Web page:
Indira Varma

Indira Varma

Misan Harriman
April 12, 2023
In The Mix

Indira Varma's World of Possibilities

From stage to screen, the actress is transcending stereotypes.

When Indira Varma started her career in the '90s, people used to say she looked like she "came from everywhere," she recalls.

Born in Britain to a Swiss mother and an Indian father, she took the comment as a compliment and used her mixed ethnicity to play any character she chose. When she was admitted to the Royal Academy of Dramatic Art, Britain's premier acting school, she says, "I thought I could do anything."

But her early years in television taught her otherwise. "Suddenly, you realize that's not how the industry is: they see you in a very two-dimensional way. And I didn't want to just represent my ethnicity. That's probably why I've ended up going into something that is not necessarily my go-to."

Her go-to is the theater and in 2021, she became the first woman of South Asian descent to win an Olivier award, the British equivalent of a Tony.

What's not her "go-to" is sci-fi and fantasy, yet in the last few years Varma has gone forth and prospered in imaginary realms. From 2014 to '17 she appeared in HBO's Game of Thrones as Ellaria Sand, then entered the streaming world in 2019 in Prime Video's neo-noir fantasy, Carnival Row. Last year she joined the Star Wars universe with an extended role in Obi-Wan Kenobi on Disney+.

"I seem to be doing a lot of sci-fi, and it's not really what I choose to watch," she says. "But I appreciate the brilliance of what something like fantasy or sci-fi can do in engaging an audience in different subject matters — whether it's about race or gender or politics."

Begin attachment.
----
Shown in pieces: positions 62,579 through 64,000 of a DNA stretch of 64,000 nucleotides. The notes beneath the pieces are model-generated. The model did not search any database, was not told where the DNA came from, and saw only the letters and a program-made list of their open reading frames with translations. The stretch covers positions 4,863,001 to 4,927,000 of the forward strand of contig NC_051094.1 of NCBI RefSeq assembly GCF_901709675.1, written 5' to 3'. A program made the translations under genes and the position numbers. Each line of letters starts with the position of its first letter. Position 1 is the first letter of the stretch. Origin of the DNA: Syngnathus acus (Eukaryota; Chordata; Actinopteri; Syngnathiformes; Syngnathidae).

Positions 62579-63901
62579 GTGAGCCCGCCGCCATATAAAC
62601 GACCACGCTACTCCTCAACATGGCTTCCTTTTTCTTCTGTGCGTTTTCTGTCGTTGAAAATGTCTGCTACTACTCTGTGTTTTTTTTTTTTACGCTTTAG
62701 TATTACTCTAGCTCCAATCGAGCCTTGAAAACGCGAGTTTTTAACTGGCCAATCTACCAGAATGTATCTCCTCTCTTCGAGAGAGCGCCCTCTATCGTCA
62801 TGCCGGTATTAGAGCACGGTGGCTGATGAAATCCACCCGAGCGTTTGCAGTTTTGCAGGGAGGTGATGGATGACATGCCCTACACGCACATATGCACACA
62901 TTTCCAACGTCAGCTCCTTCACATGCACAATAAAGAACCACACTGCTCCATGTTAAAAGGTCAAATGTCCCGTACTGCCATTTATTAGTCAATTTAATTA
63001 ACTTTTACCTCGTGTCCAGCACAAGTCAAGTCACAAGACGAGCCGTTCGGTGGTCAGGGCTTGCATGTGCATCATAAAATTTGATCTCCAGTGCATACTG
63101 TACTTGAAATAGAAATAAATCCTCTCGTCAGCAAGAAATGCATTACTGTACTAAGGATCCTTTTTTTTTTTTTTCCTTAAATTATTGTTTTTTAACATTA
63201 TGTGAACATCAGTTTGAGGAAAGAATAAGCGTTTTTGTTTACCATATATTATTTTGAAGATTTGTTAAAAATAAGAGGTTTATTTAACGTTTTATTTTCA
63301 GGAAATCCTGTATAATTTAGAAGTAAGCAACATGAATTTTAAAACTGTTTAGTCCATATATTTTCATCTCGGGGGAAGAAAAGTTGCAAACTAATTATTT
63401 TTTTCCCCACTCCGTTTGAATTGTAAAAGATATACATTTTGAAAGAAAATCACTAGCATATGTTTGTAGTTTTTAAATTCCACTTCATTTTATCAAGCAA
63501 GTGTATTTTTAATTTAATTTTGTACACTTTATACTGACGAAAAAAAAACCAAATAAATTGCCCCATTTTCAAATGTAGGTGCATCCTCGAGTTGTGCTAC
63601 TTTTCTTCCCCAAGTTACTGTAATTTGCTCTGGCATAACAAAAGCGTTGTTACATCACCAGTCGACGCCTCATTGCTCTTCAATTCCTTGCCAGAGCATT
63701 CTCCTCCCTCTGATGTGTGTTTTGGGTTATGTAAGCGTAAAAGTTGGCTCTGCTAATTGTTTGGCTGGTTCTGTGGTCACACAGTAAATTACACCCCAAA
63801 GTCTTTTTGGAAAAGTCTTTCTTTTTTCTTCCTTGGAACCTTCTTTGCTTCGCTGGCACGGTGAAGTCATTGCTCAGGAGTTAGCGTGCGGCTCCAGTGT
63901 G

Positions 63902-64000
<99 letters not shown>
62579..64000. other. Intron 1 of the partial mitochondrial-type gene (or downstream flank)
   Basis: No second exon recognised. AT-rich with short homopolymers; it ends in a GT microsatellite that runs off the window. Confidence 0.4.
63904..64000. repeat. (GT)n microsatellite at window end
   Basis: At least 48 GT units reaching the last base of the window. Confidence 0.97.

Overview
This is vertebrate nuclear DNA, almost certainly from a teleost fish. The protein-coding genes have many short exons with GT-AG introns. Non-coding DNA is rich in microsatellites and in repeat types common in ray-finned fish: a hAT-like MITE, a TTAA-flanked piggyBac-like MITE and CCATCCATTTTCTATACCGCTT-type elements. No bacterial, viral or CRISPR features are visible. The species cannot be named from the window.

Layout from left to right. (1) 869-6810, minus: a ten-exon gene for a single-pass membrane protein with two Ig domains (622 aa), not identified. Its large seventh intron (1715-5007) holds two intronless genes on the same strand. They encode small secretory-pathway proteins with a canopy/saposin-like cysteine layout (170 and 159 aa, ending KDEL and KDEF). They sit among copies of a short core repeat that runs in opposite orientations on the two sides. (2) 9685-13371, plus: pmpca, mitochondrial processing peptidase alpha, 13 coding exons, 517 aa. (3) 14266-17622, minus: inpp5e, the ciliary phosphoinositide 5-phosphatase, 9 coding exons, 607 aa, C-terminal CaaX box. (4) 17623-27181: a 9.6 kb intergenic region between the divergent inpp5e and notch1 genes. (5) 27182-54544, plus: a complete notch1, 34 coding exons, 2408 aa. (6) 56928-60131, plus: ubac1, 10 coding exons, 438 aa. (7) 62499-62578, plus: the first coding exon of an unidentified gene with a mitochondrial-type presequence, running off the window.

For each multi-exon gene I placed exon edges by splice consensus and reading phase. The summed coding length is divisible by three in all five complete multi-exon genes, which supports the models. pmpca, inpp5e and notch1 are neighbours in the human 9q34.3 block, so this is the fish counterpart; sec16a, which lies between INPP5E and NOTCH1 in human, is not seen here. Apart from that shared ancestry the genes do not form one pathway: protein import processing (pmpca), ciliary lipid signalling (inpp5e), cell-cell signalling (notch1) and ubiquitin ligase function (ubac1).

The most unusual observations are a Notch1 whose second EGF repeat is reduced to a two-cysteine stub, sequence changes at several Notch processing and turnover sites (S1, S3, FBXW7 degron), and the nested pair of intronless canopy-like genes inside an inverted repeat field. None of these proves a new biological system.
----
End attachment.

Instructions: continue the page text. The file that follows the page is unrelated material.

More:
Varma's current projects will engage — and perhaps enrage — audiences too. There's Extrapolations, an anthology series on Apple TV+ from Scott Z. Burns (Contagion), which looks at how climate change affects individuals across the world. Varma plays a scientist whose innovations allow humans to play God.

Then there's Obsession, Netflix's series remake of the 1992 film Damage. Varma's Ingrid is betrayed by the affair her husband, William (Richard Armitage), conducts with his son's fiancée (Charlie Murphy).

Varma wanted to do Obsession, she says, "because she is a victim, she suffers, and often I don't play those emotional characters. When I was younger, I used to get a lot of, 'We really like her, but she's not vulnerable enough.' And I remember thinking, what does that mean? 'Not vulnerable enough' because I wasn't blonde and doe-eyed?"

These days, viewers know Varma can do vulnerable just as well as she can do strong-willed or brazen. She can do anything — just as she believed when she first started acting.

This article originally appeared in emmy magazine issue #3, 2023, under the title, "World of Possibilities."

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